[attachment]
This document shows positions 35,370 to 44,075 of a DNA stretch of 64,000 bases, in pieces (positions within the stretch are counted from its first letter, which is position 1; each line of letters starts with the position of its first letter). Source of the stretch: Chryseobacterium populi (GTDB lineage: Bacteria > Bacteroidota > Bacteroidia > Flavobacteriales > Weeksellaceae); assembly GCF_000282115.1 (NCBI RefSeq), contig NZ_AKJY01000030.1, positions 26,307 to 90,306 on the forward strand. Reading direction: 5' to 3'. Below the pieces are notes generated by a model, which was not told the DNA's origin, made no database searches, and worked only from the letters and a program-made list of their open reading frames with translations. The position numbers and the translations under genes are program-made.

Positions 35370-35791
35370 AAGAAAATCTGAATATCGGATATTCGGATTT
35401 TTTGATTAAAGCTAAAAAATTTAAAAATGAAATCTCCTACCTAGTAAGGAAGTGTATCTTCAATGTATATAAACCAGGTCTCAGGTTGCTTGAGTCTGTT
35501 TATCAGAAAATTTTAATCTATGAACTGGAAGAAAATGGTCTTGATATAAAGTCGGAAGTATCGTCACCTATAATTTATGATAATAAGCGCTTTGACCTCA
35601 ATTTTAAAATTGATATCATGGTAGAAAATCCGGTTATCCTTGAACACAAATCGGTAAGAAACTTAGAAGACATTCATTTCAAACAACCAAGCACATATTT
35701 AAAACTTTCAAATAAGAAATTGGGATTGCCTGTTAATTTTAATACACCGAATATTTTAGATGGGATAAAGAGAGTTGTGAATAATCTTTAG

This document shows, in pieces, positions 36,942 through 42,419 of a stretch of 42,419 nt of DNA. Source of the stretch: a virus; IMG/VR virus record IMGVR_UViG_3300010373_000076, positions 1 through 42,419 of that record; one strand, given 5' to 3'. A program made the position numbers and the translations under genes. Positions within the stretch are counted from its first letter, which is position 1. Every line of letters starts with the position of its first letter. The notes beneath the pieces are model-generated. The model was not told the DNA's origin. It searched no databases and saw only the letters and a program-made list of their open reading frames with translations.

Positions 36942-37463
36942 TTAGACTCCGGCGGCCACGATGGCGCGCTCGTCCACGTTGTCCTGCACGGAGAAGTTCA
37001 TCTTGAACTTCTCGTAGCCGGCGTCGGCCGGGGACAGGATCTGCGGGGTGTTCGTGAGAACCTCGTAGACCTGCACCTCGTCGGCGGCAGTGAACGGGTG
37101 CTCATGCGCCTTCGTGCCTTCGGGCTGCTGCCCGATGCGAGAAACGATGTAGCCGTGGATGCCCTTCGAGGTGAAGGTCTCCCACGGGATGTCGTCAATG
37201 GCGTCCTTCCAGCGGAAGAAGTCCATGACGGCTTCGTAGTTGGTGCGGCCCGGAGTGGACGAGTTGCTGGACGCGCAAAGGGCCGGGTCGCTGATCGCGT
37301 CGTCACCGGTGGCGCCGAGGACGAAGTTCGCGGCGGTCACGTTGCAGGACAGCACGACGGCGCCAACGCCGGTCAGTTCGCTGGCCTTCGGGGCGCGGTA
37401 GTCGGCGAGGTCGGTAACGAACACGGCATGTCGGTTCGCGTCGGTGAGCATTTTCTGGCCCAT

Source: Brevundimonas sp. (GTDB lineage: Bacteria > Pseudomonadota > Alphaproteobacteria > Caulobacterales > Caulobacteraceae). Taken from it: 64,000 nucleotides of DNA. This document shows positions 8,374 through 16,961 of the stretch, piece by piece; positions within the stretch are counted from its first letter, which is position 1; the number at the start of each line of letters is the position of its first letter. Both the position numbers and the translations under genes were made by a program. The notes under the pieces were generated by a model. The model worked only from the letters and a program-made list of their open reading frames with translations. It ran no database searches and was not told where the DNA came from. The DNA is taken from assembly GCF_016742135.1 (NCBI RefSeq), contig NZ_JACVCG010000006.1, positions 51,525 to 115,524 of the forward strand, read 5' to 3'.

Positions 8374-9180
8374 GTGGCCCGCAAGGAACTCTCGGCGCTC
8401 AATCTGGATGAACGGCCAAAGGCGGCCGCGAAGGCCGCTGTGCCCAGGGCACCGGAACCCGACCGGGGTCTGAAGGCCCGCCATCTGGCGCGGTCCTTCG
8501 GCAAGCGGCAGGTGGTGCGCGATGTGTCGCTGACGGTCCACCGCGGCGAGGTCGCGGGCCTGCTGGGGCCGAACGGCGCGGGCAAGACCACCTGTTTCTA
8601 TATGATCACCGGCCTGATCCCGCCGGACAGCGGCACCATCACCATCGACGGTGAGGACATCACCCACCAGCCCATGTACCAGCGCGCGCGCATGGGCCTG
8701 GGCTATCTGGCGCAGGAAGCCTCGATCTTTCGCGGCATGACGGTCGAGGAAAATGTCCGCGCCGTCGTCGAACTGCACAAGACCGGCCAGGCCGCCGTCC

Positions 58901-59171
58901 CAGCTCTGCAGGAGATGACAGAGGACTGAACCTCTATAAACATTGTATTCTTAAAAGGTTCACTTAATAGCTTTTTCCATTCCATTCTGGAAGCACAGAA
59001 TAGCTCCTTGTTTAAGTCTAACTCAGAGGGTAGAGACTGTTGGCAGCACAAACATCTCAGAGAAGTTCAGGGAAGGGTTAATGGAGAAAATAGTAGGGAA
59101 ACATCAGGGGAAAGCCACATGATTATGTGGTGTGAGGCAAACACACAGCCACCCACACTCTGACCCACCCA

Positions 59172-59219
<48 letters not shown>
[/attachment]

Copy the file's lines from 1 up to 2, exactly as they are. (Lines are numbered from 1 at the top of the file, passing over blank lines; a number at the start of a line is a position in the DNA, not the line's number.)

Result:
This document shows positions 35,370 to 44,075 of a DNA stretch of 64,000 bases, in pieces (positions within the stretch are counted from its first letter, which is position 1; each line of letters starts with the position of its first letter). Source of the stretch: Chryseobacterium populi (GTDB lineage: Bacteria > Bacteroidota > Bacteroidia > Flavobacteriales > Weeksellaceae); assembly GCF_000282115.1 (NCBI RefSeq), contig NZ_AKJY01000030.1, positions 26,307 to 90,306 on the forward strand. Reading direction: 5' to 3'. Below the pieces are notes generated by a model, which was not told the DNA's origin, made no database searches, and worked only from the letters and a program-made list of their open reading frames with translations. The position numbers and the translations under genes are program-made.

Positions 35370-35791